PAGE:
To create a habitat or environment free from fear is to possess an intensification of growth, an expansion of intelligence and enlargement of the discovering self. The atmosphere we are placed in should allow us this freedom of development. The freedom to evolve intellectually without emotional inhibitors is to create an atmosphere to discover, “what is true, so that you can become an intelligent being and so that you are able to face the world and understand it, not just conform to it.” What does this mean? It means that conforming to the world has, “conditioned us,” and has a strong influence on us that creates fear. For example, “I feel if I don't smoke it is odd socially and I can't fit in; therefore I must force myself to smoke and do the things they do; I am a little frightened that I don't conform."  So if we are able to establish an atmosphere free from the conditioning of the world which creates fear then we can truly teach and mold the characters of the human race into meaning.

Krishnamurti is not the only philosopher who claims that fear is a destroyer. Take for example, Aristotle’s particular ethical theory of “the object of life.” Aristotle alludes to the weaknesses of the human race. Fear is what Aristotle claims to be deficient in virtue. In fact, Aristotle’s “cardinal rule,” states that it is the character that must be ruled, shaped and fashioned into a product that is able to distinguish and balance the scale of deficiency and excess. He says, “Right conduct is incompatible with excess or deficiency in feelings and actions.” This, “right conduct,” is what Aristotle calls, “Virtue.” Aristotle’s claim that virtue plays a role in true education may help some of the claims Krishnamurti has made. To Aristotle, “true education,” is virtue and a person who is fearful lacks virtue. Another way to say is that someone who is afraid becomes precarious and unbalances the scale of virtue making him a coward. On the other hand the scale may be unstable by an excess of behavior. Someone, “who is afraid of nothing at all, but marches up to every danger, becomes foolhardy.” It therefore becomes the balance of these two vices that virtue and true education may be recognized and pursued. Hence the path to education is to not only to rid ourselves of fear but to do the things in your life that will shape and form a character of virtue. In order for the human race to find this mean we must abstain and prevent the extremes.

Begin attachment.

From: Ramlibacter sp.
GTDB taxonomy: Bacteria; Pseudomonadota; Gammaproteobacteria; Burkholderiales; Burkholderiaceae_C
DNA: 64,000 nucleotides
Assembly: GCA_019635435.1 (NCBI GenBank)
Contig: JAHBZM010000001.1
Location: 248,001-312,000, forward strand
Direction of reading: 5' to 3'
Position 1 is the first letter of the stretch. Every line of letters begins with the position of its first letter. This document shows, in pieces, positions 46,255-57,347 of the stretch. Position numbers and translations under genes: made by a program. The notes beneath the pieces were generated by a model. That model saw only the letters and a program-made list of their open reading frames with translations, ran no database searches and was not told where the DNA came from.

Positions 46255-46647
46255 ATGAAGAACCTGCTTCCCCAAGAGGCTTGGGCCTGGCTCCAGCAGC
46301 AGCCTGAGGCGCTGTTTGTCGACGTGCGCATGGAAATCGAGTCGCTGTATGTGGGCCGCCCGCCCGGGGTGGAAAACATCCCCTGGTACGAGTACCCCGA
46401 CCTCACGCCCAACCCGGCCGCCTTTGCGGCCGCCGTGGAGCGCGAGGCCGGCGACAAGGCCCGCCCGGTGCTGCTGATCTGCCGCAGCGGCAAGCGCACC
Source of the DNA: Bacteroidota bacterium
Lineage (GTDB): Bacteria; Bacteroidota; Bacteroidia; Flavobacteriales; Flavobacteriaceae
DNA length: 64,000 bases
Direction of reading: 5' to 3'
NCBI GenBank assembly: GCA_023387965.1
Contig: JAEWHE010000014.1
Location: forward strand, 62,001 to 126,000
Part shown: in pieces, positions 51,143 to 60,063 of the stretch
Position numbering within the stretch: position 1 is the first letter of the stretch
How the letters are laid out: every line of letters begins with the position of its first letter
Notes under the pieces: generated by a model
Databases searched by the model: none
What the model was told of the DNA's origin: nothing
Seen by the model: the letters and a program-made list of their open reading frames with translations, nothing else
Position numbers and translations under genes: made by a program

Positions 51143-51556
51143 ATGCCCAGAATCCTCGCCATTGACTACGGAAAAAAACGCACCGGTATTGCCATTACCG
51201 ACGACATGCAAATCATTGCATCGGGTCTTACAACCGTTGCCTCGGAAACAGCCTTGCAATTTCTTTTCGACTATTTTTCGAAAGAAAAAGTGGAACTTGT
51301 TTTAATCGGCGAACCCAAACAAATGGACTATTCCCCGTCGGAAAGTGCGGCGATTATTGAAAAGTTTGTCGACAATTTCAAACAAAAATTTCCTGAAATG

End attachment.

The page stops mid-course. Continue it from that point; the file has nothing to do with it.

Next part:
Like Krishnamurti, Aristotle alludes to the fault of both the human being and of outside compelling forces. Those ignorant compelling forces may harm and distort our journey to balance the scale of virtue. “Indeed we sometimes praise those who show deficiency, and call them patient, and sometimes those who display temper, calling them manly.” If the human race is only to fulfill his pleasure of receiving this kind of praise then his scale becomes uneven and, “noticeable.” He says, “The man who deviates only a little from the right degree, either in excess or in deficiency is not censured - only when one goes too far, because he is noticeable.”

“In the past, human muscle was the source of the products that made life better. Today, those products are increasingly created by the power of the human mind," and if through fear we prevent ourselves from increasing the power of our minds we become weaker and weaker until we have succumbed to the weakest of the human muscles and no single weak human muscle has ever built anything magnificent.


BYU Carpet Cleaner

I carpet clean the Mission Training Center and love the gospel of Jesus Christ. These posts contain my experiences, thoughts and opinions on spiritual things.